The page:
January Vaccination Spotlight: Rabies

IAH Rabies AwarenessVaccinating pets for the Rabies virus is one of the most critical and proactive measures you can take to maintain the health and safety of your pet, family members and extended community. Rabies is a very contagious disease that can affect both domestic and wild animals as well as humans. Continue reading

Why does my cat vomit so much?

Sick KittyYou’ve probably seen – and heard – it before. The awful hacking sounds of a vomiting cat. And while a vomiting cat is not necessarily “normal,” cats do have sensitive tummies and this behavior is relatively common. But aside from the occasional hairball or a bad meal, your cat’s vomiting frequency should be minimized. However, here are some common vomiting causes and signs to watch out for: Continue reading

The Benefits of Microchipping Pets

lost dog imagePets are our best friends – they provide us hours of daily joy, unconditional love and lots of laughter with the silly things they do. Unfortunately, millions of pets are lost every year! To help reduce the chance your pet is permanently lost, we strongly recommend micro-chipping and offer the process right here at the clinic!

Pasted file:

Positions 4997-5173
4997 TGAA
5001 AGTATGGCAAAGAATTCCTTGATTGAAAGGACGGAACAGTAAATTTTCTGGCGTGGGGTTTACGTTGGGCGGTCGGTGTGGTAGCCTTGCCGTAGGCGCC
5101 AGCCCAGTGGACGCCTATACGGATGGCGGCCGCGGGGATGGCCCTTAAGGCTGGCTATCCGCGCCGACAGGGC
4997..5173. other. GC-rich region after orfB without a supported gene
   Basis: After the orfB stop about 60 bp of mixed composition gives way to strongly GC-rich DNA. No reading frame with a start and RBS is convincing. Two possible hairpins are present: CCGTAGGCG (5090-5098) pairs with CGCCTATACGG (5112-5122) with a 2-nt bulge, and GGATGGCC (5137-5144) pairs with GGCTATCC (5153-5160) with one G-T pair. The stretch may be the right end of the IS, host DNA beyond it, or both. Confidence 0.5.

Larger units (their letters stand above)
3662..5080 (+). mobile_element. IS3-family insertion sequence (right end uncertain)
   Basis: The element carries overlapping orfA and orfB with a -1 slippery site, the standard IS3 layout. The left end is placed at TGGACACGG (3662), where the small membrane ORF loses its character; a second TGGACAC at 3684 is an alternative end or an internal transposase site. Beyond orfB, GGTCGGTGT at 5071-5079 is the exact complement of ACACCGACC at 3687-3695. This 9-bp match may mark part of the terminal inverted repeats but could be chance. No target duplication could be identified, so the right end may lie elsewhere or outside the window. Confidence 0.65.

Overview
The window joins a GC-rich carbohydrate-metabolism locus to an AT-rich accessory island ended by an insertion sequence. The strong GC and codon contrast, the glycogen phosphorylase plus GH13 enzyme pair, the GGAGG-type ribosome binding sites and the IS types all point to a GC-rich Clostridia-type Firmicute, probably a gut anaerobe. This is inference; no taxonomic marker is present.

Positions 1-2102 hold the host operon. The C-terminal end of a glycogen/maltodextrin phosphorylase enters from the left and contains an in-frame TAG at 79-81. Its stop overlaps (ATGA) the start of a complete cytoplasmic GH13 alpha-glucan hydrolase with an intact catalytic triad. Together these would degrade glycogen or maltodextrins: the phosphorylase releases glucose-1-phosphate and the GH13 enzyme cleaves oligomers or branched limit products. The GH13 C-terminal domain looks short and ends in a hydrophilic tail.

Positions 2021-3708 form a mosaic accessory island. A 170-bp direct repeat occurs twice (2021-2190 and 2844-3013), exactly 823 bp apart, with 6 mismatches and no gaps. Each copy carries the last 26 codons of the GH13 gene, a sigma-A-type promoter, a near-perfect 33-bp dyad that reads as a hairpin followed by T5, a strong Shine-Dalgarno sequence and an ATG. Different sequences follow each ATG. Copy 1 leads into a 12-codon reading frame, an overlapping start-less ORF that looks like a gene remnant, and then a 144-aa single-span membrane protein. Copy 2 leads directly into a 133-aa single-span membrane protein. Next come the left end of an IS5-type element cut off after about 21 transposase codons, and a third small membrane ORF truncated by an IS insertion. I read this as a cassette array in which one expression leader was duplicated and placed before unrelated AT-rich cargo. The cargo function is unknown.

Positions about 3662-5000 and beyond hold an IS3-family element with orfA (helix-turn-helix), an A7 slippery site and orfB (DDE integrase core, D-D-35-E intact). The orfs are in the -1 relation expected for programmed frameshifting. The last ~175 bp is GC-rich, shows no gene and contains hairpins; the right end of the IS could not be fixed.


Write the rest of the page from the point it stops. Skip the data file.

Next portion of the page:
Why should I microchip my pet?

Traditional pet IDs – such as metal/plastic engraved tags – need to be replaced regularly and often fall off your pet’s collar, which makes it incredibly difficult to reunite lost pets with their owners. Pet microchips are permanent digital identification chips that send out signals recognized by pet ID scanners. One of the first steps animal shelters take when evaluating recovered pets is scanning for microchips! If one is discovered, shelters contact the chip manufacturer – or you directly – to arrange pet retrieval.

Will a microchip hurt my pet?

Pet microchips are small – about the size of a grain of rice. However, the chip must be inserted via a needle, so the process does pinch and can cause slight pain to your pet. While it’s quick – similar to a vaccination – it’s tricky to keep your pet in position. So we often recommend microchip insertion during scheduled surgeries – such as during spaying or neutering – which eliminates unnecessary pain and ensures proper chip insertion.

How much does it cost to microchip my pet?

Pet micro-chipping costs vary, but usually it’s a one-time office visit/procedure cost followed by a yearly membership or registration fees. Depending on the chip manufacturer, costs fall between $15 and $35.

Have a follow up question or concern? Or do you have a micro-chipping success story you’d like to share? Please share with us in the comment section below! And don’t forget to “Like” us on Facebook and “follow” our blog to receive new post updates right to your inbox!